We went into canter next, and it was so interesting as Campa was very responsive, however when I asked for canter she wouldn’t. Marion said it was because I was too tense and blocking her & you know what it was true! Exactly like when I ride Mya I was a little worried about going into canter. As Mya has a tendency to run across the middle of our enormous arena bucking if she is feeling particularly naughty. I reminded myself that probably wouldn’t happen now and kicked on. Campa was good as gold. No bucks, no gallops. I actually felt a bit silly for being worried about cantering. Nic gave me an encouraging ‘go on’ from the side of the arena and on the other rein we were much better. We then did some walk to canter transitions to help me with my canter transitions and that was good fun. Marion reminded me to keep my reins loose to keep Campa calm and we went for it! By this time I had begun to trust Campa and had relaxed a lot. We did lots of walk to canter transitions on both reins and Campa did them brilliantly responding exactly when I wanted her to.
We finished the lesson and I felt so pleased. I just got Campa back to her tie up paddock (which was covered) and the rain absolutely poured down again. I was so lucky that my hour lesson had been dry.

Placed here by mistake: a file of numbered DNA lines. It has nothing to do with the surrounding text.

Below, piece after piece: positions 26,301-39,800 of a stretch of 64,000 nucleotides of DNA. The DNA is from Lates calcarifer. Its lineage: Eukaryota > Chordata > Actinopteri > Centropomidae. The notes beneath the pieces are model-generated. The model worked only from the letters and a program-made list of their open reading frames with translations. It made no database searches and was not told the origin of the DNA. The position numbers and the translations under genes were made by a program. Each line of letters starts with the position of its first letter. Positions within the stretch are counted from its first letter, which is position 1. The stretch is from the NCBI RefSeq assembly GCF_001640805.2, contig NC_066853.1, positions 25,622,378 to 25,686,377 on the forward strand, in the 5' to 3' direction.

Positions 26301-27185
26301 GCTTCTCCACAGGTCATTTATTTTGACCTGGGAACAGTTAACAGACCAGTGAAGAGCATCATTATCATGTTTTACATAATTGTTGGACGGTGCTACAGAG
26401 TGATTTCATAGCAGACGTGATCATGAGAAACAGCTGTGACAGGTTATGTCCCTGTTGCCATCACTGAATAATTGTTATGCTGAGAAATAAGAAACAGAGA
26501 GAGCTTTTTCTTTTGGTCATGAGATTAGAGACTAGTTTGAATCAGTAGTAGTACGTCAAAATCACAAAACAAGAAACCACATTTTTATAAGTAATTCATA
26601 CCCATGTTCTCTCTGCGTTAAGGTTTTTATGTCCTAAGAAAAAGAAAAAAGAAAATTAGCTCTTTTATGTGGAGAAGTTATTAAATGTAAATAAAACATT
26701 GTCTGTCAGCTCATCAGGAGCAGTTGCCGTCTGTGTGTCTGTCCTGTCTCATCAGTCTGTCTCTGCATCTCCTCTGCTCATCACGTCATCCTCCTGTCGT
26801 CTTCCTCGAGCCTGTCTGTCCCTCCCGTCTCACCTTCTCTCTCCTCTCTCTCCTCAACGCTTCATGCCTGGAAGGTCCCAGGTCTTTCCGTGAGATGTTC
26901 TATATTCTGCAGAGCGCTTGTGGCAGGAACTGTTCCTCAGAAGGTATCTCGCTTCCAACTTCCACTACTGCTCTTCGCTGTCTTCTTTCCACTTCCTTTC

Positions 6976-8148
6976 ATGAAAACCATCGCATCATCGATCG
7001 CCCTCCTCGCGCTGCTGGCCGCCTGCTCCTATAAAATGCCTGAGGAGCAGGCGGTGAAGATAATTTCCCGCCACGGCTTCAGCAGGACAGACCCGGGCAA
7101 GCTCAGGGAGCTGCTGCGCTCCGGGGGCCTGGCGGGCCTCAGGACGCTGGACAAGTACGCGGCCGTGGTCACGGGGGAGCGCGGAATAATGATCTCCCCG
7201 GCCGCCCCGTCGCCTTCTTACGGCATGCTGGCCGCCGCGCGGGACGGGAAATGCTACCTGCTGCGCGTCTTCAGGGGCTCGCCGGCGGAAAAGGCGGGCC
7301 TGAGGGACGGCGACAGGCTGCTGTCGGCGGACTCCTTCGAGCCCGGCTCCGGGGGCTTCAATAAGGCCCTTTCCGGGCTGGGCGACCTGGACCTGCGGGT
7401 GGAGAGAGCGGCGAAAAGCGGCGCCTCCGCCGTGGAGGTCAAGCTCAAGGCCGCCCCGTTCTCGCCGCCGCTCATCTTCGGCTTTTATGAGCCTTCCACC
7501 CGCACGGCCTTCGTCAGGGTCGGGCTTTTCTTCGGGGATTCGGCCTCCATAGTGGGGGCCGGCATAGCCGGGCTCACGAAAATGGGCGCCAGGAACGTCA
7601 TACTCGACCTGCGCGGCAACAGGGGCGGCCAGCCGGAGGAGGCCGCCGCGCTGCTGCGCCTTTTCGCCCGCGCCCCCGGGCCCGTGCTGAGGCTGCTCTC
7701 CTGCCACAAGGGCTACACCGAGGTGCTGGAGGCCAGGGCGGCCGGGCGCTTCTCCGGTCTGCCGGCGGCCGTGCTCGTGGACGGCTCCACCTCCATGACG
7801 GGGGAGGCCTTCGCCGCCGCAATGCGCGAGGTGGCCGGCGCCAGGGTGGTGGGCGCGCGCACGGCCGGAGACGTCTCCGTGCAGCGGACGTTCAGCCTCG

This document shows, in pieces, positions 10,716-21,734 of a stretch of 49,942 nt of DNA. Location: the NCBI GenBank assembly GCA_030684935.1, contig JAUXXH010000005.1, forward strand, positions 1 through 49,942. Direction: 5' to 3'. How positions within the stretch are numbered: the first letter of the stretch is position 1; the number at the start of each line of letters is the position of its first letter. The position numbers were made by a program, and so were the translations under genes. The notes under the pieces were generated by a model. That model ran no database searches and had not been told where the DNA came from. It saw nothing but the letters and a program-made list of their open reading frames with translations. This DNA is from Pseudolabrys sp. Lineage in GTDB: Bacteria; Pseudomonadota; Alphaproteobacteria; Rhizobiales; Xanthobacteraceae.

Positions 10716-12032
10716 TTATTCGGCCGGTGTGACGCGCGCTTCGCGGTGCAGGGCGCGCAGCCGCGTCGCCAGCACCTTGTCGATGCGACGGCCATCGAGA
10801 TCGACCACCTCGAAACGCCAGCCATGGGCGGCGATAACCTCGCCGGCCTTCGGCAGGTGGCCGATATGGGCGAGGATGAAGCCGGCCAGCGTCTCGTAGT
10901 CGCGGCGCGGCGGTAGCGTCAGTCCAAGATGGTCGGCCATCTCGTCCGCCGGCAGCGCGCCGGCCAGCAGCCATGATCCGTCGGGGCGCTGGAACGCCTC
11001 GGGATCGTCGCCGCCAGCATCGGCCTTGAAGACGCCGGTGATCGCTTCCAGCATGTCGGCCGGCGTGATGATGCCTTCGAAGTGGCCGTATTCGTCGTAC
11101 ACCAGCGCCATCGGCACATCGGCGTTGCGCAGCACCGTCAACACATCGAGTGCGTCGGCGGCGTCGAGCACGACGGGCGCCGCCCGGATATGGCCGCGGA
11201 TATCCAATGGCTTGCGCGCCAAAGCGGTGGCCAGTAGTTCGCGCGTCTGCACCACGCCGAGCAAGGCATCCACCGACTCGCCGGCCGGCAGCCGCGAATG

I realised that I had brought along my insecurities with Mya to my lesson with Campa. For someone that had never suffered with nervousness when riding before. I was relieved that by the end of the lesson those nerves had vanished and I was enjoying riding like I should be! I didn’t realise how nervous I had become riding Mya. I had a few incidents with Mya in hand since Christmas. That involved her rearing and bolting a few times on separate occasions that I had admitted had frightened me but I didn’t realise I had let that worry join me in the saddle too.
But I am delighted to report that since that lesson I have ridden Mya on several occasions and have not been worried. I have been firmer with her, as I now realise I think she was being naughty sometimes when I let her be. She would spook constantly when being ridden in the arena and since my lesson I have found some renewed confidence and she has not spooked once.
I will be certain to book more lessons in the summer. As I really enjoyed it, I liked my instructor and I cannot explain fully how much it has helped me. It took going to ride another horse for me to have a little epiphany about how I had let the fear take over with Mya. The change since that lesson has been incredible. I didn’t want to admit that I was starting to feel nervous every time I went down to see Mya, worried about what she was going to do. I had lost all my trust in her, and I think that lead to her not trusting me either. Mya needs a firm hand, as she can be nappy and spooky. After riding Campa, I realised that I do know Mya and can predict what she will do and that actually I do trust her to not be a complete idiot all the time. Since then each ride we have had has been so much better!